State Roundup, Wednesday, August 28, 2013

POST-LABOR DAY SCHOOL: State lawmakers may consider a plan to delay the start of the school year until after Labor Day, which many other neighboring states have done. The change could generate $74 million in revenue, reports Kathleen Cairns for WBFF-TV.

STATE OF JUSTICE: Marc Steiner of WEAA-FM hosts a discussion on the Maryland Court of Appeals ruling last year that called into question the fairness of jury convictions before 1980, and led to the release from prison last week of five men who had been convicted of murder.

Dan Rodricks of WYPR-FM talks with Mark Farley Grant, who spent nearly 30 years in Maryland’s adult prisons before Gov. Martin O’Malley commuted his life sentence in March 2012. Now 44, Grant talks about adjusting to workaday life after prison and his claim, supported by the University of Maryland School of Law, that he was wrongly convicted.

NO ON ATTORNEYS’ FEES: A federal judge on Tuesday denied a bid by poultry producer Perdue and an Eastern Shore farmer to make the Waterkeeper Alliance pay more than $3 million in attorneys’ fees for its failed lawsuit alleging that the company and its contract grower were polluting a Chesapeake Bay tributary, reports Tim Wheeler in the Sun.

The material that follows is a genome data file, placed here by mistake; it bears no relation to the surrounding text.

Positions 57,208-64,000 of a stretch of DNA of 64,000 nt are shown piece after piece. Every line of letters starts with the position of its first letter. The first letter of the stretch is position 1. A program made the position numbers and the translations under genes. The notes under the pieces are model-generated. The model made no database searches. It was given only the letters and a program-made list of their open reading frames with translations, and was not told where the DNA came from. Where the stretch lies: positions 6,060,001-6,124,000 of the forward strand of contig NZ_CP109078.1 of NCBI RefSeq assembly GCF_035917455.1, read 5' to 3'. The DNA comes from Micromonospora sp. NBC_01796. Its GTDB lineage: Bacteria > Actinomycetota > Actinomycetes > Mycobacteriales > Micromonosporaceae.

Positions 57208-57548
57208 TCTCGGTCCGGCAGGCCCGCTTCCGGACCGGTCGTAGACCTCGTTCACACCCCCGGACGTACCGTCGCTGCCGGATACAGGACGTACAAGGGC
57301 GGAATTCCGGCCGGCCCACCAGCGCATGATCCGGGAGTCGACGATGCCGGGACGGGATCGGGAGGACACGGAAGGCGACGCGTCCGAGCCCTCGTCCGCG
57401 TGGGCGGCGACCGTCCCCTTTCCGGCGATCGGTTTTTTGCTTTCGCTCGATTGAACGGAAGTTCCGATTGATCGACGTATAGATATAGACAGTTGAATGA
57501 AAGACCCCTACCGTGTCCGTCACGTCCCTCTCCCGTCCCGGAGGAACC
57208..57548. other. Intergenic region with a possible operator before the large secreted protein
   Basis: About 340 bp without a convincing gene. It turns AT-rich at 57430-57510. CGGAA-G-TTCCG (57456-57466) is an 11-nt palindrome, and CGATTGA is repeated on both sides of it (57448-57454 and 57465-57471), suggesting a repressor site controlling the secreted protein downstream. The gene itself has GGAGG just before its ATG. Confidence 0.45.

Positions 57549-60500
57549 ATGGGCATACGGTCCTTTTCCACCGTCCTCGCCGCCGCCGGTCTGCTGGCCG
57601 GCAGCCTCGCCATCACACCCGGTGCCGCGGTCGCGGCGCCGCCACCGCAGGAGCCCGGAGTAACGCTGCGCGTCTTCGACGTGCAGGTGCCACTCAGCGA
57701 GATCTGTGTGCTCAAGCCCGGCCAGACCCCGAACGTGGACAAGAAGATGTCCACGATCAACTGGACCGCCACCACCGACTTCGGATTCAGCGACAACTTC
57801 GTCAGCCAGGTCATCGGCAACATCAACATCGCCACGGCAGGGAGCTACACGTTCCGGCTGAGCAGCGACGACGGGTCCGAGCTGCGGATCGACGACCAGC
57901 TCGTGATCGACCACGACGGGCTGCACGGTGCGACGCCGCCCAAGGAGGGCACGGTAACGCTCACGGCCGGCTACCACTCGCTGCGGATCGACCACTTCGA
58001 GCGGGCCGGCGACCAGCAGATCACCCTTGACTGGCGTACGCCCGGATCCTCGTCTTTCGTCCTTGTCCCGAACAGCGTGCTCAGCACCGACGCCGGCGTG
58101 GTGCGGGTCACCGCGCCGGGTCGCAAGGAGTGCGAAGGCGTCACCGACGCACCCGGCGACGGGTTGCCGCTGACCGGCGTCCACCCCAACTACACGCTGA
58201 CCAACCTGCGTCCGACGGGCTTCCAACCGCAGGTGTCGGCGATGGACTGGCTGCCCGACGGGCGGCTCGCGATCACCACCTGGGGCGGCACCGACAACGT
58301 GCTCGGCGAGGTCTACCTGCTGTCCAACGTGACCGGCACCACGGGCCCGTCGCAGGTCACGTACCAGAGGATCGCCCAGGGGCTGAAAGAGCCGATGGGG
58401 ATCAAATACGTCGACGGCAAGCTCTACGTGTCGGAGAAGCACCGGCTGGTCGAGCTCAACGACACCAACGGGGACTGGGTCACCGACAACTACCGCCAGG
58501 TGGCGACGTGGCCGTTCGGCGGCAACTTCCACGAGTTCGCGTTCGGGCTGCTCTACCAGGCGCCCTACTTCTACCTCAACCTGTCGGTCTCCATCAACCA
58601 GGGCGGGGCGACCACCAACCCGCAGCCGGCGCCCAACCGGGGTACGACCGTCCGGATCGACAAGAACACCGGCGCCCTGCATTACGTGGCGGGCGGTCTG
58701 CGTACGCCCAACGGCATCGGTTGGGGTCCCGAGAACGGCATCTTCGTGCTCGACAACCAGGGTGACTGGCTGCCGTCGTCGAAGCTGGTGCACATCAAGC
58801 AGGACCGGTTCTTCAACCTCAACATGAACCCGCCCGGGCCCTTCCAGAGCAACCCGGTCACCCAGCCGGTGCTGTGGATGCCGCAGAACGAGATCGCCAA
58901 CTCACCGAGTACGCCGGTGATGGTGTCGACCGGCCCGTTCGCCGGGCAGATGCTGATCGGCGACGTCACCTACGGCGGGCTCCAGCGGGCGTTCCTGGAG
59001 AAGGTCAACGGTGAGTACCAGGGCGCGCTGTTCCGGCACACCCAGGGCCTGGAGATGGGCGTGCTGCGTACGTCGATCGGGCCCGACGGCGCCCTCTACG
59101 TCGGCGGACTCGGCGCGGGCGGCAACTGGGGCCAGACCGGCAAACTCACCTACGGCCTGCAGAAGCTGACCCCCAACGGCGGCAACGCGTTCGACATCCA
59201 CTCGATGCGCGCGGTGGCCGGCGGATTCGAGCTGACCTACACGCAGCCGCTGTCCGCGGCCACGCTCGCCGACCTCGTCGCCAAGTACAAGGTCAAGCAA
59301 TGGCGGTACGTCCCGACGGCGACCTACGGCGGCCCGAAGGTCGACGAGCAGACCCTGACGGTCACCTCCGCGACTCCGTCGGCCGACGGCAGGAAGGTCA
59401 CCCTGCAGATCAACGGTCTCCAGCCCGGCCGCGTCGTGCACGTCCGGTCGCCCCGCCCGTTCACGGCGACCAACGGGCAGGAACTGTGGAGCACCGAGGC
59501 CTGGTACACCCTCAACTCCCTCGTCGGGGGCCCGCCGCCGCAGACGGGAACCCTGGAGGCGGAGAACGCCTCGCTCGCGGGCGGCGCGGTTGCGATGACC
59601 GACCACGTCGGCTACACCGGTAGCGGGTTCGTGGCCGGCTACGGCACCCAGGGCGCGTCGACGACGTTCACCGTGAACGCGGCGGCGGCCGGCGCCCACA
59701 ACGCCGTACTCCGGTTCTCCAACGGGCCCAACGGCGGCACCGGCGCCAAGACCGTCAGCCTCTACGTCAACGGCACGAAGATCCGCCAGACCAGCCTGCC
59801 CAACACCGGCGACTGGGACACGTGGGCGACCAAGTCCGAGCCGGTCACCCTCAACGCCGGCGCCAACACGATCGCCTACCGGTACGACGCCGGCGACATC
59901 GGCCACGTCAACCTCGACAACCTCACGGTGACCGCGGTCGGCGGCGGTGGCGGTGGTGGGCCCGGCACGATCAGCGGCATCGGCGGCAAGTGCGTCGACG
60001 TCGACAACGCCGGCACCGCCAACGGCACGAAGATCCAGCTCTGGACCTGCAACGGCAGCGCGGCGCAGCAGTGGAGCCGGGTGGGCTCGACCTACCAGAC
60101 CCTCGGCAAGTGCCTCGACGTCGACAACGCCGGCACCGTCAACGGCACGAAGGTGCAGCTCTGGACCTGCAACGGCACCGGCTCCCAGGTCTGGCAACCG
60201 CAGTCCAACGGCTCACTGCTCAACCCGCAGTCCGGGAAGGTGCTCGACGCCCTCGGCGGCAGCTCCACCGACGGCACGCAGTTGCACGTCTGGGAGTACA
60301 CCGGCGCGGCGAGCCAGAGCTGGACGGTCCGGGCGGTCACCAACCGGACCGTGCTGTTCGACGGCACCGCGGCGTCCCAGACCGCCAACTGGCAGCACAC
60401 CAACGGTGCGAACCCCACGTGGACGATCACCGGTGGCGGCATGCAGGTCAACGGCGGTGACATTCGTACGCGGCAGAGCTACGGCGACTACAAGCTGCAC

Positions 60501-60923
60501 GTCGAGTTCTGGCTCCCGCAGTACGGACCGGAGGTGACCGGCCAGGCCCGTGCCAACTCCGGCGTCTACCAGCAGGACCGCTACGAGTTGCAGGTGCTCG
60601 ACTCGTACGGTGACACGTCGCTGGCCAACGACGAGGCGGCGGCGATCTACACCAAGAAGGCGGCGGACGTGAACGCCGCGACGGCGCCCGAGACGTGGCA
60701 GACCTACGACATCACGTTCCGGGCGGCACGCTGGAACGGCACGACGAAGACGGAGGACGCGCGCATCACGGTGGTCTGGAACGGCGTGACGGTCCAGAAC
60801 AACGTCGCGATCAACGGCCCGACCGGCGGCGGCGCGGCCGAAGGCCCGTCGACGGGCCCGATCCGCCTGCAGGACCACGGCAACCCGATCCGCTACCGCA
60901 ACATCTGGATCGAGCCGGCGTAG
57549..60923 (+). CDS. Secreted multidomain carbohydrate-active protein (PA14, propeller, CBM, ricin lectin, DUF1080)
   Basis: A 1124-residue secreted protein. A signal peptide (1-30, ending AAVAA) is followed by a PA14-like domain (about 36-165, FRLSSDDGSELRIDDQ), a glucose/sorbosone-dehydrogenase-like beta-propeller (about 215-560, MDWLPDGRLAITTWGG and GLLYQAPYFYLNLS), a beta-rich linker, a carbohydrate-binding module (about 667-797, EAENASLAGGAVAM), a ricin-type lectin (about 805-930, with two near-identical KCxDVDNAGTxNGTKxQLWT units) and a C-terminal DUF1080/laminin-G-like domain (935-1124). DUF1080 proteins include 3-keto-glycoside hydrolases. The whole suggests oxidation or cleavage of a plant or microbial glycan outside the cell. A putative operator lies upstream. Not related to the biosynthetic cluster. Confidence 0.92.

Waterkeeper ctivists brought the suit under the Clean Water Act after spotting severe water pollution near the Hudson family farm. They attempted to prove it was from the farm’s chicken production. A judge found in December 2012 the pollution was not from chickens, but from cattle, reports Pat Furgurson for the Capital-Gazette.

PSC DEFERS ON WIND PLAN: The Maryland Public Service Commission on Tuesday deferred for one week action on a request from Dan’s Mountain Wind Force LLC that its deadline to start building wind turbines be extended until Dec. 31, 2014, writes Michael Sawyers for the Cumberland Times-News.

MENHADEN RULES: Maryland watermen will have their chance to be heard in front of the Administrative, Executive and Legislative Review Committee at 2:30 p.m. today in Annapolis, reports Josh Bollinger for the Easton Star-Democrat.

SCOOP THE POOP: The state government wants Marylanders to become super duper pooper scoopers, blogs Len Lazarick for

Alex DeMetrick of WJZ-TV reports that Bob Summers, secretary of the state Department of the Environment, says that, “Pet waste is about 24% of the bacteria we find in our streams and rivers and in urban areas, so it’s a big source.”

COLBURN REIMBURSEMENTS: WYPR’s Fraser Smith and Jennifer Shutt of the Salisbury Daily Times talk about the large reimbursements state Sen. Richard Colburn receives from his campaign and how the state Board of Elections monitors campaign spending.

O’MALLEY ASSESSMENT: With the end of his tenure nearing, Gov. Martin O’Malley will launch a series of events Wednesday aimed at assessing how much progress his administration has made on key goals and what more should be done, John Wagner is reporting for the Post.

Maryland Food Bank leaderboard